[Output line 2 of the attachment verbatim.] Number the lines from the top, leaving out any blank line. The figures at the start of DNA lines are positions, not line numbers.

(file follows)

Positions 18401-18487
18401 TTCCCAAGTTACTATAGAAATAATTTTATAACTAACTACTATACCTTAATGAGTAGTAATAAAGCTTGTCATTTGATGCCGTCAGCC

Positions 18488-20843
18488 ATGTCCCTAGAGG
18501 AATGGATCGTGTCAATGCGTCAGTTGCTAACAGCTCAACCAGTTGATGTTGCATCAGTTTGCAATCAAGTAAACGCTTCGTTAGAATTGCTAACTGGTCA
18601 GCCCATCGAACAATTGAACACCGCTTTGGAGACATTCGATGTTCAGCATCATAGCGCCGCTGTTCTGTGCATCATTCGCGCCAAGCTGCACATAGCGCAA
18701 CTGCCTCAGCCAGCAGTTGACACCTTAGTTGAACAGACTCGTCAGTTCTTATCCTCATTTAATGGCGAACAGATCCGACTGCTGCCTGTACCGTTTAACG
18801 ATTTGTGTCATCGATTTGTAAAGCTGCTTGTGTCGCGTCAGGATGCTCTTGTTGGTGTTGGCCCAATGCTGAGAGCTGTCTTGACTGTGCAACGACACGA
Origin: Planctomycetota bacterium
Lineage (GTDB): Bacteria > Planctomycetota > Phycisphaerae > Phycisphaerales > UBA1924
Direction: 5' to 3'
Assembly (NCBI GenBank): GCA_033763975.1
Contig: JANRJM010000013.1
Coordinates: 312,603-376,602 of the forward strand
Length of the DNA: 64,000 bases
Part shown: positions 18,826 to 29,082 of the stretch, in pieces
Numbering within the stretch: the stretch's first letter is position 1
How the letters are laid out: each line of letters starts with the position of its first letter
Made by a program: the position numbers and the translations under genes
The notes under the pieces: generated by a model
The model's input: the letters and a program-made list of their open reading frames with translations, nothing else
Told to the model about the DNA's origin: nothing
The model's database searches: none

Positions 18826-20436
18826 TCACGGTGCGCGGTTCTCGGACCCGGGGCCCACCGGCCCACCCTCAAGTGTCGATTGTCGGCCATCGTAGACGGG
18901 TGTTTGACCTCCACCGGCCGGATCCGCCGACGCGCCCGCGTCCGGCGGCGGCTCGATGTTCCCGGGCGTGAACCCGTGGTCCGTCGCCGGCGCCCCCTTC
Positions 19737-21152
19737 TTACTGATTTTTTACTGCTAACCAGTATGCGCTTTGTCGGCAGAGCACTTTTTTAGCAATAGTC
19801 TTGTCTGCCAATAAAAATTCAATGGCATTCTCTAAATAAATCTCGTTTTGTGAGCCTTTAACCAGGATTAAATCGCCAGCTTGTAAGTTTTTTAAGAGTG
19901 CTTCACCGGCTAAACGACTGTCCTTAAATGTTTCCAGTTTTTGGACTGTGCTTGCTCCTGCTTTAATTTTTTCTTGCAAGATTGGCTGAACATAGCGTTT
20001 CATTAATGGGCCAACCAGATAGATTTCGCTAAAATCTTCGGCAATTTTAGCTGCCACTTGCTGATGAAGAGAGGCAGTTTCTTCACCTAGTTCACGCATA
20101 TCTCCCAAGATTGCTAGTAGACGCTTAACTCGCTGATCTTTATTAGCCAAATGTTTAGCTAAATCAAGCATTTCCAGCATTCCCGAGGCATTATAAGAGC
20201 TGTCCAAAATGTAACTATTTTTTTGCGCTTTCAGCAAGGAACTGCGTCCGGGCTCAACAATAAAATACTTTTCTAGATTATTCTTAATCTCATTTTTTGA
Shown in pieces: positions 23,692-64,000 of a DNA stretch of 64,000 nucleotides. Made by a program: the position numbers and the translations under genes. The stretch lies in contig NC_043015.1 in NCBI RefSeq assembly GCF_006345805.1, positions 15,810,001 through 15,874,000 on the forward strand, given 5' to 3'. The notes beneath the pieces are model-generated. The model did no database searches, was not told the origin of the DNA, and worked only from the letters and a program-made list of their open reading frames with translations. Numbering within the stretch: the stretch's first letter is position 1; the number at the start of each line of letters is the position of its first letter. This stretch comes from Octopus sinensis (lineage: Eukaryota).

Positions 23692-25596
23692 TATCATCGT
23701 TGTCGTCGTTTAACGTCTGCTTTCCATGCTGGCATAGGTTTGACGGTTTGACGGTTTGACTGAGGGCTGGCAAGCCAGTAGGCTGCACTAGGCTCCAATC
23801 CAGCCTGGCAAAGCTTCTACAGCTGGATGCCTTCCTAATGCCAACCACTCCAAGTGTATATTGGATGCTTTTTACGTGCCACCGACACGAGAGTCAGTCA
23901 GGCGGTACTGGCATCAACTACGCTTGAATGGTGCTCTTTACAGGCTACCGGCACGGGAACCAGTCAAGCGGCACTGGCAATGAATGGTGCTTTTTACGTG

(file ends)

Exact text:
18401 TTCCCAAGTTACTATAGAAATAATTTTATAACTAACTACTATACCTTAATGAGTAGTAATAAAGCTTGTCATTTGATGCCGTCAGCC